Type: PhD thesis
Publication date: 29/07/2021

Namesort descending Role
Leonora Pires Costa Advisor *

Examining board:

Namesort descending Role
Alexandra Maria Ramos Bezerra External Alternate *
Ana Paula Carmignotto External Examiner *
Cecília Waichert Monteiro Internal Alternate *
Diego Astúa de Moraes External Examiner *
Leonora Pires Costa Advisor *
Roberta Paresque Internal Examiner *

Summary: Although the Amazon is one of the most biodiverse areas in the world, information about its richness is still incipient, namely species distribution and boundaries, phylogenetic relationships and biogeographic patterns. Among mammals, small non-volant mammals are particularly poorly known, including basic knowledge of number and distribution of species. This thesis aims to narrow this gap, referred as Linnean and Wallacean shortfall. To do so we collected and examined specimens from poorly known regions in the Amazon, with the goal to conduct studies on systematics and distributional patterns of small mammals, especially marsupials. Our analyses relied on classical morphometric and morphological tools, as well as molecular data. The first chapter investigate the genetic diversity of the slender mouse opossums of the Marmosopos pinheroi complex, that includes Marmosops marina - a species recently described on morphological basis. Our goal was to test whether the proposed taxonomic arrangement for this species complex was sustained with the addition of molecular data and the use of species delimitation analyzes, and to propose a model for the diversification of this species in the Tapajós River region. We concluded that he diversity of the species complex to which M. marina belongs is underestimated by its morphology. The scenario with three species is the most parsimonious based on molecular data, although the four and five species scenarios cannot be discarded. Also, we identified that the emergence of the taxon probably took place at the Pliocene and that the Tapajós river acts as an effective barrier to gene flow between the analyzed populations and, consequently, plays an important role on distribution patterns of this group. In the second chapter, we analyze the morphology of M. marina, trying to elucidate how it varies in the specific region of Tapajós. We were not successful in finding robust morphological characters to distinguish the lineages across riverbanks identified in the previous chapter, thus sustaining the cohesion of the species. However, some characters have shown some degree of variation, departing to some extent from the original description of M. marina. The third chapter is based on a mammal survey and its richness account in an area close to the drain of the Madeira River and the metropolitan region of Manaus. We noticed that the observed richness of mammals in this paper was underestimated, registering three possible new taxa and, reporting the increase of the distribution for two different species. In the fourth chapter, we analyzed and identified a set of specimens that were collected prior to the flooding of the Belo Monte dam area in the Xingú River. One of the analyzed specimens belong to Marmosa lepida, a poorly known and seldomly trapped marsupial. More efforts, including faunal inventories and systematic studies, are still badly needed to achieve a reasonable understanding of the diversity and the process underlying the emergence and the distribution of one of most distinctive groups that the Amazonia is home to.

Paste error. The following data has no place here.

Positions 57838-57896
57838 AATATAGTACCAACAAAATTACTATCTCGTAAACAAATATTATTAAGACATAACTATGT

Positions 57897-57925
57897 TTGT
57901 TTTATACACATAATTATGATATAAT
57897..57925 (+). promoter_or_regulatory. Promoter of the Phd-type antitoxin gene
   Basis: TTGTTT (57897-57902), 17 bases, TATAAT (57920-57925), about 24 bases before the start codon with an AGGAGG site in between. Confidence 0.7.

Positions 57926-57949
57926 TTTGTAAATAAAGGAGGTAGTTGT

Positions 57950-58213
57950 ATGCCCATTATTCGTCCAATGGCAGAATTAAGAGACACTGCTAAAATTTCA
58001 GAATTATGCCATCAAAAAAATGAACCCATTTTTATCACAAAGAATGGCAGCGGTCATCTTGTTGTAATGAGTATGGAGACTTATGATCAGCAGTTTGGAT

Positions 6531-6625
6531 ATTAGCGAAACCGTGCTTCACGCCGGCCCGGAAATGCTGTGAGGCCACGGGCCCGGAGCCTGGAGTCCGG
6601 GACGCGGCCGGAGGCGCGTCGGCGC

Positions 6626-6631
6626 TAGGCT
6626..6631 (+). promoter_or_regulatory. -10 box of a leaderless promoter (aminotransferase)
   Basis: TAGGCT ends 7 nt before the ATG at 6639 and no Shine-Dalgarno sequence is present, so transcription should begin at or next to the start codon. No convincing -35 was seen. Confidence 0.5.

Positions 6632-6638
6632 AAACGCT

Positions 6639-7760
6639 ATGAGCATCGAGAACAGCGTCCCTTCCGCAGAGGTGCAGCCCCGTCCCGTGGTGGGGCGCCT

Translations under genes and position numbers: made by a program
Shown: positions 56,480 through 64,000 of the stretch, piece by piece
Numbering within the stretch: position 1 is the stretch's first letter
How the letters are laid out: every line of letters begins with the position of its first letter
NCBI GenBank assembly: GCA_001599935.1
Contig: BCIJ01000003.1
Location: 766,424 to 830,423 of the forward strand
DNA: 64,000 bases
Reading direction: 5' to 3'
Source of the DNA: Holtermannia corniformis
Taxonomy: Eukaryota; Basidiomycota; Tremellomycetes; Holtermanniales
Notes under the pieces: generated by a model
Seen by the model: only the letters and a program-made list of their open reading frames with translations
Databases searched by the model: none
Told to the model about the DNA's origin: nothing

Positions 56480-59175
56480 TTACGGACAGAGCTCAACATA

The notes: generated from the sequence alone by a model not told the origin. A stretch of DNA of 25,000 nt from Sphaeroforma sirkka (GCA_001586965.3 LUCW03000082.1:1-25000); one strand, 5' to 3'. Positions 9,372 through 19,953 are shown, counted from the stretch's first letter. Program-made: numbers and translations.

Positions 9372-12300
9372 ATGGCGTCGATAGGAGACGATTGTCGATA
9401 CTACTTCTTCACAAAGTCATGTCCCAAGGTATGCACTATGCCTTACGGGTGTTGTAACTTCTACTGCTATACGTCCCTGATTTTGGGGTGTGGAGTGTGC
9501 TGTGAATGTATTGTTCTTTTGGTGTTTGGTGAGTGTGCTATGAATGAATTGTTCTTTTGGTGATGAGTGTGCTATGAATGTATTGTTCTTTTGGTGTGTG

Key words: Tapajós River; Madeira River; Amazon River; Xingú River; Didelphidae; Phylogeography; Echimyidae; Sigmodontinae; Species delimit

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